Although U.S. military forces enjoy superiority in many dimensions of armed conflict, the United States is likely to be challenged by adversaries who possess a wide range of capabilities, including asymmetric approaches to warfare, particularly weapons of mass destruction. The United States cannot predict with a high degree of confidence the identity of the countries or actors that may threaten its interests and security.
The Bush administration’s response to this threat assessment was to propose the transformation of the U.S. military. Although the principal focus of transformation efforts was on conventional forces, the administration was also intent on altering the doctrine and character for strategic forces.
Two events, occurring nearly simultaneously, signaled a doctrinal revolution with respect to American strategic nuclear forces. The first was the decision by the Bush administration on December 14, 2001 to withdraw from the abm Treaty. By so doing, the administration rejected perhaps the most central premise of Cold War nuclear doctrine: that deterrence is best achieved by the ability of U.S. forces to threaten unacceptable damage. In making his announcement, President Bush declared:
The 1972 abm Treaty was signed by the United States and the Soviet Union in a much different time, in a vastly different world. One of the signatories, the Soviet Union, no longer exists and neither does the hostility that once led both our countries to keep thousands of nuclear weapons on hair-trigger alert, pointed at each other. Today, as the events of September 11 made all too clear, the greatest threats to both our countries come not from each other, or from other big powers in the world, but from terrorists who strike without warning or rogue states who seek weapons of mass destruction.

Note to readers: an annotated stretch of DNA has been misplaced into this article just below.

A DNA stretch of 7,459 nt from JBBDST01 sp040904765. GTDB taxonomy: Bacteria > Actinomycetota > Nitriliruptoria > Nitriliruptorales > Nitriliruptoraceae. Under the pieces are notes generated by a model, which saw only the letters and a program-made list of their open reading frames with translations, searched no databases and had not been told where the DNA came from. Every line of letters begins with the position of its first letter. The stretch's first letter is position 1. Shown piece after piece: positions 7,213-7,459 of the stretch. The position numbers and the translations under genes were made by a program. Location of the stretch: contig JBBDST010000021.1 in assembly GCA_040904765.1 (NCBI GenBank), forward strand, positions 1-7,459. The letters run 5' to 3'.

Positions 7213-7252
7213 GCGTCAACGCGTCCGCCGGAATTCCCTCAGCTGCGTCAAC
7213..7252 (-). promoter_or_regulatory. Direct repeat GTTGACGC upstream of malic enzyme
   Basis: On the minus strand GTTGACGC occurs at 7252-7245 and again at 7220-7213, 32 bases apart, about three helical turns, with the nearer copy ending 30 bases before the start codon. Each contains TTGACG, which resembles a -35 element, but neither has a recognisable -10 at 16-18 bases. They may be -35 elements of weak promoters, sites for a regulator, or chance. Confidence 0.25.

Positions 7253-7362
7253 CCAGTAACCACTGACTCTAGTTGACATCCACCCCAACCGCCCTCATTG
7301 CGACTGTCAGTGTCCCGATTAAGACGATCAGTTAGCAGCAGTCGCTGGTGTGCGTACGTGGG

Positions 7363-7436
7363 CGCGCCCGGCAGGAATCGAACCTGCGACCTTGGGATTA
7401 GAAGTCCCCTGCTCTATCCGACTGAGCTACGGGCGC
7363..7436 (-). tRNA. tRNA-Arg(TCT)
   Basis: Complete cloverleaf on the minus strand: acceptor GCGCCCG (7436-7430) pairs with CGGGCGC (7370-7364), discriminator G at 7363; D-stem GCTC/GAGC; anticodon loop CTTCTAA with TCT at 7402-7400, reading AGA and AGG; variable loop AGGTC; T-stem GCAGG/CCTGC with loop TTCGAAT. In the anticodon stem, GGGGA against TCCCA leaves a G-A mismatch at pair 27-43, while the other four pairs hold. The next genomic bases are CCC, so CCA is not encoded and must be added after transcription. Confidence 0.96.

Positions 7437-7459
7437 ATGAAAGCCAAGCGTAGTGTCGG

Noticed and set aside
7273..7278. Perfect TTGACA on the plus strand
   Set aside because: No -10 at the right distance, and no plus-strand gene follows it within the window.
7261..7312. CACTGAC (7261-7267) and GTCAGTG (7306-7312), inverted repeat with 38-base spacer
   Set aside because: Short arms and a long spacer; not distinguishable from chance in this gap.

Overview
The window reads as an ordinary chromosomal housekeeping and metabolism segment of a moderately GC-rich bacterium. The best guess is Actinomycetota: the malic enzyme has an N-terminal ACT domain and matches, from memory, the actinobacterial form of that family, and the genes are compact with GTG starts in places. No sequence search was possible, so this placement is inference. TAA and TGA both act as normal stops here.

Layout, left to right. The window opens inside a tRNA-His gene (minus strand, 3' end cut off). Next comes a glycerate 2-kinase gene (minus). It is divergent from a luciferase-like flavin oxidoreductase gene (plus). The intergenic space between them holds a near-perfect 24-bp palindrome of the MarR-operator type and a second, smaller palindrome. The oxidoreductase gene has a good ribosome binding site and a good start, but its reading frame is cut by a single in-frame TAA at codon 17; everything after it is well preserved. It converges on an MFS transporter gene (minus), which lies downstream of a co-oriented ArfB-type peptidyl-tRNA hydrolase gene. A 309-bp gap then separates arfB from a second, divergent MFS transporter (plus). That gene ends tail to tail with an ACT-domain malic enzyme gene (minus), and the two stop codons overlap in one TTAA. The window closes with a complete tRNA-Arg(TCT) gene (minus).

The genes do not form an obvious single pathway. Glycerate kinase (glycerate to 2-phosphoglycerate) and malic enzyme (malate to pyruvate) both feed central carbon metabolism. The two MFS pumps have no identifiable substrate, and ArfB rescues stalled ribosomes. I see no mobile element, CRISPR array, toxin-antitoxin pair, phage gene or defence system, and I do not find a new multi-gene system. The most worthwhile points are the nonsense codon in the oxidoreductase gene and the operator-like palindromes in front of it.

The second event was the publication of the Bush administration’s Nuclear Posture Review (npr) on January 9, 2002. The npr began by acknowledging that the central strategic reality of the Cold War, the East-West conflict, had been replaced by uncertainty. The United States faced the prospect of multiple potential opponents with differing or uncertain motives, new sources and loci of conflict, and shifting alliance relationships. As a result, the ability of existing U.S. strategic forces to deter potential aggressors — deterrence defined as the ability to inflict damage on an opponent in a retaliatory strike — could not be assured. A more flexible doctrine was needed, one based on capabilities and approaches that simultaneously assured friends and allies of the U.S commitment to their security, dissuaded prospective proliferators from pursuing weapons of mass destruction (wmd), deterred direct threats against the U.S., its interests, and its allies, and promised the defeat of any attack.